The Levin Center at Wayne State University Law School has selected five law students to serve as legal interns in congressional committee offices in Washington, D.C. this summer.
Due to COVID-19, the Wayne Law students will start their work remotely until congressional offices reopen.
Internships recipients are:
- Thea Barrak – Senate Committee on Finance, Senator Ron Wyden (D-OR), Chair
- Calder Burgam – Senate Committee on Homeland Security and Governmental Affairs, Senator Gary Peters (D-MI), Chair
- Fatima Dakroub – House Select Subcommittee on the Coronavirus Crisis, Representative James Clyburn (D-6th SC), Chair
- Yara Gayar – House Committee on Financial Services, Representative Maxine Waters (D-43rd CA), Chair
- Benjamin Neumann – Senate Homeland Security and Governmental Affairs Subcommittee on Emerging Threats and Spending Oversight Subcommittee, Margaret Wood Hassan (D-NH), Chair
- Andrew Vailliencourt – Senate Permanent Subcommittee on Investigation, Senator Jon Ossoff (D-GA), Chair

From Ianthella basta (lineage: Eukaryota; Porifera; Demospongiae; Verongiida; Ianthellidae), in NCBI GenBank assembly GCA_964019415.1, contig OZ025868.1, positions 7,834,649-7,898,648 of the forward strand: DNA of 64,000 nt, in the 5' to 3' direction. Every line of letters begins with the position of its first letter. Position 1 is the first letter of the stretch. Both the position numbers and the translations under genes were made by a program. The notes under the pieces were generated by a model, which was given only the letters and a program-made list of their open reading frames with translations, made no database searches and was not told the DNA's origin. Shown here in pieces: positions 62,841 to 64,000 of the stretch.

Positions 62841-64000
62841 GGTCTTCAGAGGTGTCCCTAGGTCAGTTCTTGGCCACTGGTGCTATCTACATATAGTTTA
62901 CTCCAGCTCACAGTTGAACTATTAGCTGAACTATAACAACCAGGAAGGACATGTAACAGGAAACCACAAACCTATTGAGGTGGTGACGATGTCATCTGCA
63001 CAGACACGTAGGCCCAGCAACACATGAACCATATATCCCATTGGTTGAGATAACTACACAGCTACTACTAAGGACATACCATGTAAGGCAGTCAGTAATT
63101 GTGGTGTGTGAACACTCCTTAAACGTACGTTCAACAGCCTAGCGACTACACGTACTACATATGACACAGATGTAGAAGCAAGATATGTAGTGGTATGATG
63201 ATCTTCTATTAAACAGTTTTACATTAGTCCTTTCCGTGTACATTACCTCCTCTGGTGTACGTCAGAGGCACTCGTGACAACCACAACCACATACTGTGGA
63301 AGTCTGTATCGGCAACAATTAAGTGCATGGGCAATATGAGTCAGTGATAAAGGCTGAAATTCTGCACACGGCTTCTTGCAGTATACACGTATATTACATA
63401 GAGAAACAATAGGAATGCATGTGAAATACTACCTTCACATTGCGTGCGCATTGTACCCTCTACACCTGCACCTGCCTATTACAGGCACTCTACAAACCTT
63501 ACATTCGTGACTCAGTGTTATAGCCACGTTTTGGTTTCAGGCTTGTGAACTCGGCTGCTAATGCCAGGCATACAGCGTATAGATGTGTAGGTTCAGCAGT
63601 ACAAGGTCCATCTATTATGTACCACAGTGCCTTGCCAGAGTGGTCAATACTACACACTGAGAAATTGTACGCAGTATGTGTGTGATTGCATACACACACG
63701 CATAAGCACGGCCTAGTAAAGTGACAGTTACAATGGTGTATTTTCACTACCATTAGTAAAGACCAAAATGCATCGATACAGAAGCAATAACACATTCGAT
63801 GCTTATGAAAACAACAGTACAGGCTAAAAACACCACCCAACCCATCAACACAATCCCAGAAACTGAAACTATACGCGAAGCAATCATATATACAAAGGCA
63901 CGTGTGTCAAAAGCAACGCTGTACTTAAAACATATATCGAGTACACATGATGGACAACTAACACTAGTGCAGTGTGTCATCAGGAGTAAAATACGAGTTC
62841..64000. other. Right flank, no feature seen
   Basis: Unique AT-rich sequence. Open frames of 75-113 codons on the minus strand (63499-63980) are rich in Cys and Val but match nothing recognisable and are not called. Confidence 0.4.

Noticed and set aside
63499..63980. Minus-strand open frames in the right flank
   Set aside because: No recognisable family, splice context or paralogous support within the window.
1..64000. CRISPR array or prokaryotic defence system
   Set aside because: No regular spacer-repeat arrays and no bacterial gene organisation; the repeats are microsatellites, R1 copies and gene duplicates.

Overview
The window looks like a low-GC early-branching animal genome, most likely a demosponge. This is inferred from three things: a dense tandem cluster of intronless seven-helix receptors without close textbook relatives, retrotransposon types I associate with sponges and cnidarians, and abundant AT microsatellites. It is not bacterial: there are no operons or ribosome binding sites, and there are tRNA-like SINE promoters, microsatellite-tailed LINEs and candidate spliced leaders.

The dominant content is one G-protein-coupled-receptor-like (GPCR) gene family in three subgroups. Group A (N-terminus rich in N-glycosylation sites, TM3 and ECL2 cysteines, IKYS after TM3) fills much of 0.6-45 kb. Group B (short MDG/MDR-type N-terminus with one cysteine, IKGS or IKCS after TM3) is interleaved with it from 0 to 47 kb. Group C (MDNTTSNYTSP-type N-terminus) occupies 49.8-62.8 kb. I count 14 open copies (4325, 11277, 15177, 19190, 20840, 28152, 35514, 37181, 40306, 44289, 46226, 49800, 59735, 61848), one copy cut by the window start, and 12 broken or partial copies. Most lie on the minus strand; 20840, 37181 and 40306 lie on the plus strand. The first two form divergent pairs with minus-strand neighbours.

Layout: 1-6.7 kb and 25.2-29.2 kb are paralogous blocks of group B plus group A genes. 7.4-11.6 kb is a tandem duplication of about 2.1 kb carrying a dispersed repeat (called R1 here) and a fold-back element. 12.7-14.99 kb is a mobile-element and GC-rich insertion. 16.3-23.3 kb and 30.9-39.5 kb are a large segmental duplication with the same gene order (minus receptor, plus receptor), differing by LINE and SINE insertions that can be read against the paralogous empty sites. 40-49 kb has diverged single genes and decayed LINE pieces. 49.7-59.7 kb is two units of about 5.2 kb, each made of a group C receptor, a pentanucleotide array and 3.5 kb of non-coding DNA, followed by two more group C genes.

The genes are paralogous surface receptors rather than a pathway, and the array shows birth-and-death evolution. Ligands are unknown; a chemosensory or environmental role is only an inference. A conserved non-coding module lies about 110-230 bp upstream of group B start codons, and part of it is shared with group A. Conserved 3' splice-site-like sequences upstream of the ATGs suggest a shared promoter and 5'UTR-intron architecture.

Each position involves work with congressional staff from both parties and a bipartisan approach to oversight. Students work under the supervision of an experienced attorney who is engaged in conducting oversight on behalf of a congressional committee.
This is the sixth year for the 10-week internships. Collectively, nineteen Wayne Law students have participated since the program’s inception. Interns are supported by Levin Center staff during their placement.
Launched in March 2015, the Levin Center at Wayne Law educates future attorneys, business leaders, legislators and public servants on their role overseeing public and private institutions and using oversight as an instrument of change. The center is named in honor of former U.S. Sen. Carl Levin, Michigan’s longest-serving U.S. senator, who retired at the beginning of 2015 after 36 years in the Senate. Levin serves as chair of the Levin Center and on the Law School’s faculty as distinguished legislator in residence.